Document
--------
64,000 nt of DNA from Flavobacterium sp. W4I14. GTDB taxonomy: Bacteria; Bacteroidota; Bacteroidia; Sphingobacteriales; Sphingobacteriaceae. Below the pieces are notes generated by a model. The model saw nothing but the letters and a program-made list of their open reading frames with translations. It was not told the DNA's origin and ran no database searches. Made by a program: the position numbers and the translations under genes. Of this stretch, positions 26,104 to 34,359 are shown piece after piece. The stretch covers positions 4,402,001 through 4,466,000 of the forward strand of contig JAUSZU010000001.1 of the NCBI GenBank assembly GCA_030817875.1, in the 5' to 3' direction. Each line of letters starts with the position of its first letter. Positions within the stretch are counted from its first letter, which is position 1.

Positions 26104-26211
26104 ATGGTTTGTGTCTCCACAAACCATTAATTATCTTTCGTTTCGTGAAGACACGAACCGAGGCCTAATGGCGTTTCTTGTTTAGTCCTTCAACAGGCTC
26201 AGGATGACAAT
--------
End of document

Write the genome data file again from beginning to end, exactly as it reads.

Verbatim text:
64,000 nt of DNA from Flavobacterium sp. W4I14. GTDB taxonomy: Bacteria; Bacteroidota; Bacteroidia; Sphingobacteriales; Sphingobacteriaceae. Below the pieces are notes generated by a model. The model saw nothing but the letters and a program-made list of their open reading frames with translations. It was not told the DNA's origin and ran no database searches. Made by a program: the position numbers and the translations under genes. Of this stretch, positions 26,104 to 34,359 are shown piece after piece. The stretch covers positions 4,402,001 through 4,466,000 of the forward strand of contig JAUSZU010000001.1 of the NCBI GenBank assembly GCA_030817875.1, in the 5' to 3' direction. Each line of letters starts with the position of its first letter. Positions within the stretch are counted from its first letter, which is position 1.

Positions 26104-26211
26104 ATGGTTTGTGTCTCCACAAACCATTAATTATCTTTCGTTTCGTGAAGACACGAACCGAGGCCTAATGGCGTTTCTTGTTTAGTCCTTCAACAGGCTC
26201 AGGATGACAAT